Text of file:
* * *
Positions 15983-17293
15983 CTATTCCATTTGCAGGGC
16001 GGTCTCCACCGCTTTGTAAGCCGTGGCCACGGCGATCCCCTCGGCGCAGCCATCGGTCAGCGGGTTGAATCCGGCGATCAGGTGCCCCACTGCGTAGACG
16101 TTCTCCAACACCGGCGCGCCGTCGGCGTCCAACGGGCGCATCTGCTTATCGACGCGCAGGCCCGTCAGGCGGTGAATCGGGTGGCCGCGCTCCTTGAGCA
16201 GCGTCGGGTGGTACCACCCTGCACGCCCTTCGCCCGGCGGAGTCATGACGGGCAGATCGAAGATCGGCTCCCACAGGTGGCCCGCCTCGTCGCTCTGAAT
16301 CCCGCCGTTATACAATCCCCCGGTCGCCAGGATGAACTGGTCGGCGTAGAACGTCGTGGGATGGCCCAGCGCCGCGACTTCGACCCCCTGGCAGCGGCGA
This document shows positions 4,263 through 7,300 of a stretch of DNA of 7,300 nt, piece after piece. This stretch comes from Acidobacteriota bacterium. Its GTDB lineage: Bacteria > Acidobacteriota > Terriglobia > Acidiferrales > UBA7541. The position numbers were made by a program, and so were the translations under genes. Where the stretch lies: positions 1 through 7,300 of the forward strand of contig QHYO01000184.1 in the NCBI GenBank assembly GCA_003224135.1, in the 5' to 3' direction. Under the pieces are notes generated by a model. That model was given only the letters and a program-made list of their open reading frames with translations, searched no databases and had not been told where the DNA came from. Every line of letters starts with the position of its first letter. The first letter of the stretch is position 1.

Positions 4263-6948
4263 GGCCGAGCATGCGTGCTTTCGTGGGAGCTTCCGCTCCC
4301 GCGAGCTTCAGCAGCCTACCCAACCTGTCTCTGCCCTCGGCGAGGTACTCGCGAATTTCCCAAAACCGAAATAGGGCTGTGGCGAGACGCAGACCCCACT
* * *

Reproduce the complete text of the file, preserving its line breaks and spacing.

Positions 15983-17293
15983 CTATTCCATTTGCAGGGC
16001 GGTCTCCACCGCTTTGTAAGCCGTGGCCACGGCGATCCCCTCGGCGCAGCCATCGGTCAGCGGGTTGAATCCGGCGATCAGGTGCCCCACTGCGTAGACG
16101 TTCTCCAACACCGGCGCGCCGTCGGCGTCCAACGGGCGCATCTGCTTATCGACGCGCAGGCCCGTCAGGCGGTGAATCGGGTGGCCGCGCTCCTTGAGCA
16201 GCGTCGGGTGGTACCACCCTGCACGCCCTTCGCCCGGCGGAGTCATGACGGGCAGATCGAAGATCGGCTCCCACAGGTGGCCCGCCTCGTCGCTCTGAAT
16301 CCCGCCGTTATACAATCCCCCGGTCGCCAGGATGAACTGGTCGGCGTAGAACGTCGTGGGATGGCCCAGCGCCGCGACTTCGACCCCCTGGCAGCGGCGA
This document shows positions 4,263 through 7,300 of a stretch of DNA of 7,300 nt, piece after piece. This stretch comes from Acidobacteriota bacterium. Its GTDB lineage: Bacteria > Acidobacteriota > Terriglobia > Acidiferrales > UBA7541. The position numbers were made by a program, and so were the translations under genes. Where the stretch lies: positions 1 through 7,300 of the forward strand of contig QHYO01000184.1 in the NCBI GenBank assembly GCA_003224135.1, in the 5' to 3' direction. Under the pieces are notes generated by a model. That model was given only the letters and a program-made list of their open reading frames with translations, searched no databases and had not been told where the DNA came from. Every line of letters starts with the position of its first letter. The first letter of the stretch is position 1.

Positions 4263-6948
4263 GGCCGAGCATGCGTGCTTTCGTGGGAGCTTCCGCTCCC
4301 GCGAGCTTCAGCAGCCTACCCAACCTGTCTCTGCCCTCGGCGAGGTACTCGCGAATTTCCCAAAACCGAAATAGGGCTGTGGCGAGACGCAGACCCCACT